The next Nissan Titan has to be a home run. All of its competitors have significantly upgraded and improved their half-ton pickup trucks, with one going through two iterations since the Titan went on sale as a 2004 model. But a new Titan is close, and Nissan's design and engineering team is eager to show it off.
We recently spent some time with Nissan's lead Titan engineer, Rich Miller, as he reinvents the oldest half-ton pickup in the segment. We've known that the next-generation Titan is coming for quite a while, and we've even been told there will be a Cummins V-8 under the hood when it debuts at the 2015 North American International Auto Show in Detroit (announced by Andy Palmer, Nissan's chief planning officer, at the 2014 NAIAS).
The announcement of the Cummins engine was likely a hint that the next Titan will offer a heavy-duty model that can take advantage of the new Cummins' impressive technology and torque. A Titan heavy-duty could do a good job of separating itself from the other half-ton players, most of which already offer stronger three-quarter-ton options.
Miller is a truck guy, and he knows as well as anyone that the half-ton segment is ferociously competitive right now, so Nissan will need to focus like a laser beam in certain key areas to make inroads with the next Titan. During our interview in Arizona, Miller said that much of the next-gen Titan has been tested. As we traveled north on Interstate 17 traversing punishing and sweltering grades enroute to Flagstaff, Miller said some of Nissan's durability drives use the same route.In some cases, Nissan drivers even head into the Prescott National Forest, navigating the rutted, mountainous switchbacks to the higher-elevation towns to test out the four-wheel-drive systems.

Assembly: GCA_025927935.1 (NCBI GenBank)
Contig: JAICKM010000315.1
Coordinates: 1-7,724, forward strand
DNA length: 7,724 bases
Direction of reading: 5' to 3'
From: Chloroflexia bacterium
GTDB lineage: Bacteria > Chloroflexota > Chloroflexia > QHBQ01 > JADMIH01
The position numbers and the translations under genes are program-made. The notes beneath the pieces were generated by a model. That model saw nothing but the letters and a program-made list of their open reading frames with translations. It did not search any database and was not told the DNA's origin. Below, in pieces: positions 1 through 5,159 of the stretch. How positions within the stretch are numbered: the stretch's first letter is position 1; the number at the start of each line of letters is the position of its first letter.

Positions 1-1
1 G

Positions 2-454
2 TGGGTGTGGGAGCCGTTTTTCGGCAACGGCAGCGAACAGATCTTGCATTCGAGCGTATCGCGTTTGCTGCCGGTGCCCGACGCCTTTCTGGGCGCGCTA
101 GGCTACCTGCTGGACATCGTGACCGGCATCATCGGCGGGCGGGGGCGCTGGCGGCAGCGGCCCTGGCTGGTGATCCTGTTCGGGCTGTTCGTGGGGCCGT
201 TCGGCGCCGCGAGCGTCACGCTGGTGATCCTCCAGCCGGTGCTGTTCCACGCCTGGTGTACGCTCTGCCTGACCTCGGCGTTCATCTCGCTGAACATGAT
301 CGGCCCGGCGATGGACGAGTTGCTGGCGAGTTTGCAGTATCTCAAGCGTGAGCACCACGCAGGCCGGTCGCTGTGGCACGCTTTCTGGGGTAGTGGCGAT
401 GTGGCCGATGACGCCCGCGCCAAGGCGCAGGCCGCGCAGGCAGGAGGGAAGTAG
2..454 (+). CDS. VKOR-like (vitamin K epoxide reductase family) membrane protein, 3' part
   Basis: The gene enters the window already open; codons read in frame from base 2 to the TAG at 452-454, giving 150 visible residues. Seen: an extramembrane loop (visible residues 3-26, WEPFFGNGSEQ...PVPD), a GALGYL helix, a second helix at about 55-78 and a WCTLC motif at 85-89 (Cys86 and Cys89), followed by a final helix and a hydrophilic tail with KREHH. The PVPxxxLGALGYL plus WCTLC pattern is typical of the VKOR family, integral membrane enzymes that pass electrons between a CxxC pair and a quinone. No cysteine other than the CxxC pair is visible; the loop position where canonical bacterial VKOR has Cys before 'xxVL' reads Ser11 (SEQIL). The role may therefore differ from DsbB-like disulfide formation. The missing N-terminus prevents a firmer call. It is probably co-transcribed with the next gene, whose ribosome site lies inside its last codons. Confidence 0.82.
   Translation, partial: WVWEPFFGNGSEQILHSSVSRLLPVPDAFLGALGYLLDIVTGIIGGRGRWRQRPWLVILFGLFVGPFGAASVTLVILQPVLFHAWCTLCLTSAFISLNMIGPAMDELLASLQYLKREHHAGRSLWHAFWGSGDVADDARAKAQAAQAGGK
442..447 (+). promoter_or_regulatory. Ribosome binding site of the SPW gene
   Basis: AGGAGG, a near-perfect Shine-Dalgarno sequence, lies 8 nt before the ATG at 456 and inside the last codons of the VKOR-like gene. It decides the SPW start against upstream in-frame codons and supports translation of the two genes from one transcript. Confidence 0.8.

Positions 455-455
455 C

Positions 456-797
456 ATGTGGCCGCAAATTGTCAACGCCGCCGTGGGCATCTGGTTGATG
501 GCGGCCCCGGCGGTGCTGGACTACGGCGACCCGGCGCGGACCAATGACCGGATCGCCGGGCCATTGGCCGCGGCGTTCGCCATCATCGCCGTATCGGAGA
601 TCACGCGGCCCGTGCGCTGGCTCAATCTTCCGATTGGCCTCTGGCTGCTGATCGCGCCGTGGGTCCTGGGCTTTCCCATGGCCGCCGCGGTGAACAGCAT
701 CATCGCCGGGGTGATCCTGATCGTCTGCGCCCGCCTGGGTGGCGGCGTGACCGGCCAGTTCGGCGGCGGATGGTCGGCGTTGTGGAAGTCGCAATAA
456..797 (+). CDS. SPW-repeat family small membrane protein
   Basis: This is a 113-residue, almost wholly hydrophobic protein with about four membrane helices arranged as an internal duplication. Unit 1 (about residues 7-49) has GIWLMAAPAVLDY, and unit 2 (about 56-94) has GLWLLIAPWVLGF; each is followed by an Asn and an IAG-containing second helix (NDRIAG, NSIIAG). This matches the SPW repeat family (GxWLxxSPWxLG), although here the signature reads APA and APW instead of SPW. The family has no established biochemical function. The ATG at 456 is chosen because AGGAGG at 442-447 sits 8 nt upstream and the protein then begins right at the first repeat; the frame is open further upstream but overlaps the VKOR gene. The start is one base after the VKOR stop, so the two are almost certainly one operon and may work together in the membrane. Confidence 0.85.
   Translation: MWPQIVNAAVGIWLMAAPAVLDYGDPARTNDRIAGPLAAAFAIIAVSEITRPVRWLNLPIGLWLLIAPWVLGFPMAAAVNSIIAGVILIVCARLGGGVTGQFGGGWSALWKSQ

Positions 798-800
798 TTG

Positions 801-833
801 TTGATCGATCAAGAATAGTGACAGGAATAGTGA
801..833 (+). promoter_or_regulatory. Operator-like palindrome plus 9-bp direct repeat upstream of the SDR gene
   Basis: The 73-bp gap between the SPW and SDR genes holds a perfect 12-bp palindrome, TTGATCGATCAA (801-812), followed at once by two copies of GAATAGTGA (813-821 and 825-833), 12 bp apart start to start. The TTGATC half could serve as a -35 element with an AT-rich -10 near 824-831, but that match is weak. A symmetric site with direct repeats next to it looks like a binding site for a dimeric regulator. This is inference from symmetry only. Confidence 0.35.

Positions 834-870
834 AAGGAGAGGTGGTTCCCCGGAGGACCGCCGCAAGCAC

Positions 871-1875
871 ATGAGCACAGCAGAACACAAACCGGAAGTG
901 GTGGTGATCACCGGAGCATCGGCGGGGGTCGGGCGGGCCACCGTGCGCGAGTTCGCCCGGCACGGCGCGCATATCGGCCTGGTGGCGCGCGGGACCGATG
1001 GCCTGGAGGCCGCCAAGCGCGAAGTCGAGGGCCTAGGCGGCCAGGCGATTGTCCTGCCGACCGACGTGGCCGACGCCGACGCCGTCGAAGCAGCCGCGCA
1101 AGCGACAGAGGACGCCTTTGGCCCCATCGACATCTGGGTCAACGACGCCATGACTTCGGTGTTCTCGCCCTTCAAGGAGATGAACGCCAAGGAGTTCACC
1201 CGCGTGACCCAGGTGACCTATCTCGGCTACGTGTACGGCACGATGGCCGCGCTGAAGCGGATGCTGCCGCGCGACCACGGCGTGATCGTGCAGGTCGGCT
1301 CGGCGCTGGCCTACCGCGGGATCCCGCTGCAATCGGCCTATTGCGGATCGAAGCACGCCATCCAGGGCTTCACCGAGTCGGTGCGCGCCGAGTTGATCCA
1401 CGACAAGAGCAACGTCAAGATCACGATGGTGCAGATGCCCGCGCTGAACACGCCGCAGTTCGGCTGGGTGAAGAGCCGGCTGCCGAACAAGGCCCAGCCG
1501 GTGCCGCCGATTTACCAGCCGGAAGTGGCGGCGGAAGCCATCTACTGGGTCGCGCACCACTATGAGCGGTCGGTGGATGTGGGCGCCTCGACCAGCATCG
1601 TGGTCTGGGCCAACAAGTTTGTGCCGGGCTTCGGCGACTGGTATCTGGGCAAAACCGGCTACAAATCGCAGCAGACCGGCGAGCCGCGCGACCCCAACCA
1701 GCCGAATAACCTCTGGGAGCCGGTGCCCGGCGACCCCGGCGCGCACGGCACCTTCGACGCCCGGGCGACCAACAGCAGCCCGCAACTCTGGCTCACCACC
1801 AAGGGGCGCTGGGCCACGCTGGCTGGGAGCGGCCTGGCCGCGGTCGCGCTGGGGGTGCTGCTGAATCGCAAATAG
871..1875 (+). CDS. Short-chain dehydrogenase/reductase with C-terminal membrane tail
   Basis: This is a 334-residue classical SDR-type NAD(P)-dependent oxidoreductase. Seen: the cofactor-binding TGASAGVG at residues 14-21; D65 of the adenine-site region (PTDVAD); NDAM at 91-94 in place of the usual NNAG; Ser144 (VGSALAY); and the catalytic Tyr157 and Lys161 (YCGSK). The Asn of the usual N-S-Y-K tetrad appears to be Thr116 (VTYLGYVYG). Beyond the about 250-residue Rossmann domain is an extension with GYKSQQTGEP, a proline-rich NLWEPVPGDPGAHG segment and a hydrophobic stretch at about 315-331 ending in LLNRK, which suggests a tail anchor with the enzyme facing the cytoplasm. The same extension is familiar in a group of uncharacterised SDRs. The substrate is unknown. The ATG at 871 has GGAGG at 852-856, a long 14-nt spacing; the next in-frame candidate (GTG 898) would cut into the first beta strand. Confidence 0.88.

Miller grew up in Arizona, so he knows about the history surrounding Phoenix, as well as what the best routes are for ferreting out any suspension or chassis weaknesses. So when the new Titan is revealed, the Arizona desert and mountains will bear some responsibility for its success or failure.
Regardless, it won't be because Nissan didn't do its research. Miller knows exactly where other truck guys congregate, so we stopped along our drive route several times to talk to truck owners about what they own and what they like or don't like about their trucks. Whether a truck stop, an off-road trailhead or someone's farm, Miller was not shy about discovering unmet needs and where the best opportunities for the next Titan might exist.
To shoot our video, we stopped at a farm that's been in Miller's family for generations and talked a little about the next Titan, the competition and where he thought the industry might be headed. We came away understanding that he's a very bright guy who completely understands that the challenge in front of him is a huge one, but one he insists will bear significant fruit for those looking for a credible half-ton pickup truck.
Cars.com images by Mark Williams